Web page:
Build it and we might come.

Make it extraordinary and we will come back.

For the past six years, I have been in the event fundraising world, working directly with thousands of participants in Susan G. Komen San Diego 3-Day for the Cure – a 60 mile fundraising event series.  I often hear from them in the weeks immediately following their life-changing 3-Day journey – still euphoric about their accomplishment, and ready to do it again next year!

I completely understand their enthusiasm – in November my husband and I will participate in our twelfth 3-Day event. We are the poster children for the loyal repeat participants that every non-profit dreams of. What brings us back year after year? Here is my formula for building a loyal repeat participant base for your event…

  1. Create favorable first impressions. My first year’s experience was extraordinarily emotional and engaging – from the moment I arrived at Opening Ceremonies, through Closing Ceremonies three days later. From well-placed signage to helpful staff and support services, plan your event with an eye focused on the participants’ perspective – exceed our expectations and we will be eager to relive the experience again – and again.
  2. Acknowledge why we participate. Your event is drawing participants with a variety of connections – their affinity – to your cause. Gather this data during the registration process and analyze your constituent base – then create your event programming accordingly.
  3. Address common misconceptions about repeat fundraising. Debunk the myths about repeat donors. The all too common misconception is that it is harder to ask your donors to support you over multiple years. Our data indicates that repeat donors on average give more over the years than less. Offer creative fundraising strategies for repeat participants and proactively address their “fundraising fatigue” myths.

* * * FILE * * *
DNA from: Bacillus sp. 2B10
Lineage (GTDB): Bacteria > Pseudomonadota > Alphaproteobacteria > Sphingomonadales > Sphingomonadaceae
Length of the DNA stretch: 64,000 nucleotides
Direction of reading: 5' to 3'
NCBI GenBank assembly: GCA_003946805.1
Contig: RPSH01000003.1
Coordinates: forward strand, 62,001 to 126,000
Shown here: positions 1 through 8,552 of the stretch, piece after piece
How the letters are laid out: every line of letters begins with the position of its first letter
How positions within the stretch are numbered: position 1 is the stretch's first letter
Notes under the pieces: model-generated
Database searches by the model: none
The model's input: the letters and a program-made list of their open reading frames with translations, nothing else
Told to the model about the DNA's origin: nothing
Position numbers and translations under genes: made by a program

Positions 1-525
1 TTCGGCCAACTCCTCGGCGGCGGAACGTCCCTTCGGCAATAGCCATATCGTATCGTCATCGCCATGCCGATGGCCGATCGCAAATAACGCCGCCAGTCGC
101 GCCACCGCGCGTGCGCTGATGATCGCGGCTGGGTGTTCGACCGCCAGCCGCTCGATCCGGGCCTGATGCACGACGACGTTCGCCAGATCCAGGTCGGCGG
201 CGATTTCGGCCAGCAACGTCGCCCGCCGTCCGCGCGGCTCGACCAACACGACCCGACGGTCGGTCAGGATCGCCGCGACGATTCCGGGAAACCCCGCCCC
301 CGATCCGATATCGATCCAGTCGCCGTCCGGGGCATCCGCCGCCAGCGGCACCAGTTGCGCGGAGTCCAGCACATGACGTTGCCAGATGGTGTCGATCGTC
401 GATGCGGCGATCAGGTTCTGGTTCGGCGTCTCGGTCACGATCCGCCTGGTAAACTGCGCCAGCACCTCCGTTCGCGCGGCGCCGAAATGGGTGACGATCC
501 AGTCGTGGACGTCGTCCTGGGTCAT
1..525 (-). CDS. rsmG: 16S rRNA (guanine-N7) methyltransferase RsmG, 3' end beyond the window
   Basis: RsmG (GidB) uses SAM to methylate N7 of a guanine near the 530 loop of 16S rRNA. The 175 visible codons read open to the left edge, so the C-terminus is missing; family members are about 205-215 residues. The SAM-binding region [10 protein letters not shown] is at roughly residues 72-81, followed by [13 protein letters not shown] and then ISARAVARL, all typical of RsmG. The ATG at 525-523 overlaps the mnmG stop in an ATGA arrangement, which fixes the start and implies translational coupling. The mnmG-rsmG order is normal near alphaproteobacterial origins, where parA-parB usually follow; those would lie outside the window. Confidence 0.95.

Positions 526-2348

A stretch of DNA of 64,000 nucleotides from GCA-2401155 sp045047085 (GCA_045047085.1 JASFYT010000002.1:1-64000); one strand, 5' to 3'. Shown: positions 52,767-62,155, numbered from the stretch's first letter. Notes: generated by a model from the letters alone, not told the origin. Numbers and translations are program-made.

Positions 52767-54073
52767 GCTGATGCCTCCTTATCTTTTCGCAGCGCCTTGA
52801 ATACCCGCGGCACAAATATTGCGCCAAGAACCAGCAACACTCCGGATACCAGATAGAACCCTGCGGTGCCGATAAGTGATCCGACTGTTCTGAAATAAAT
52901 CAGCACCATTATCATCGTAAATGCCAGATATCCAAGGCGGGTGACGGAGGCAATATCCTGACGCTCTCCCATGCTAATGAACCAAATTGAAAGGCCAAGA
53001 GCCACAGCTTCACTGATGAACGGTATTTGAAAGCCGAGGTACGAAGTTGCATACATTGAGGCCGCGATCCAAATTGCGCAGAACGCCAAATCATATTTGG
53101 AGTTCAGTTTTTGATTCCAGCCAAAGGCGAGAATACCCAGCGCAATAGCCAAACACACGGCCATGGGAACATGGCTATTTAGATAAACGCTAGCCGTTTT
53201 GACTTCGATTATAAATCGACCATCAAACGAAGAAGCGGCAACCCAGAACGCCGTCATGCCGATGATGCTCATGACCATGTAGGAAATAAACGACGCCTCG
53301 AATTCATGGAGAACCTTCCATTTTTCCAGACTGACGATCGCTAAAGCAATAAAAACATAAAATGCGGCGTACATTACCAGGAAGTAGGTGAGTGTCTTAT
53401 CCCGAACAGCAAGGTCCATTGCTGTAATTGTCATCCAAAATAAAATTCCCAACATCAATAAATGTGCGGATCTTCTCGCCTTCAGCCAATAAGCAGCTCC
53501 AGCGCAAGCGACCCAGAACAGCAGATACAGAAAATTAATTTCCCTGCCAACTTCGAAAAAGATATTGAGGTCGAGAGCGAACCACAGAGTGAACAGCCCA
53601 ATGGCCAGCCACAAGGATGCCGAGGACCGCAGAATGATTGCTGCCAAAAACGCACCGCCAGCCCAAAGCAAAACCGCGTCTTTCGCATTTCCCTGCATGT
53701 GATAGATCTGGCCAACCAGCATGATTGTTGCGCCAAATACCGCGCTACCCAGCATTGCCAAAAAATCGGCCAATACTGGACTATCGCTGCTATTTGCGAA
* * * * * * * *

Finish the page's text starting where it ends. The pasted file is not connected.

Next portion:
4. Keep us informed. Build a comprehensive – and segmented email communication plan that targets specific participant groups. We appreciate acknowledgement of our registration and an outline of our next steps, with easy instructions for accessing our online resources.  We are not pleased if we receive an email encouraging us to start our fundraising if we have, in fact, already met – or exceeded our fundraising goal. Don’t forget us after our event, either. A thank you email (and link to a post-event survey) gives us a sense of accomplishment for our fundraising and participation efforts.
  5. Ask our opinion – and plan future events with this feedback in mind. Post event surveys allow us to share our suggestions. While it is indeed unrealistic to implement every suggestion, look for constructive feedback and make smart changes.
  6. Encourage team building. Team affiliations create important support networks among participants and can lead to increased retention numbers. Offer short term team registration incentives and encourage repeat participants to “sell” your event to their friends and family.
  7. Incentivize registration fees. Let us register for the upcoming year while we are still basking in the warm afterglow of our most recent participant experience. Offer an early registration discount to capture repeat participants.

Repeat participants are among your strongest cause and event advocates.  Make our first event memorable and we will return. Nurture our loyalty and you will be rewarded in a strong repeat participant community.

Paula and her husband are pictured above.

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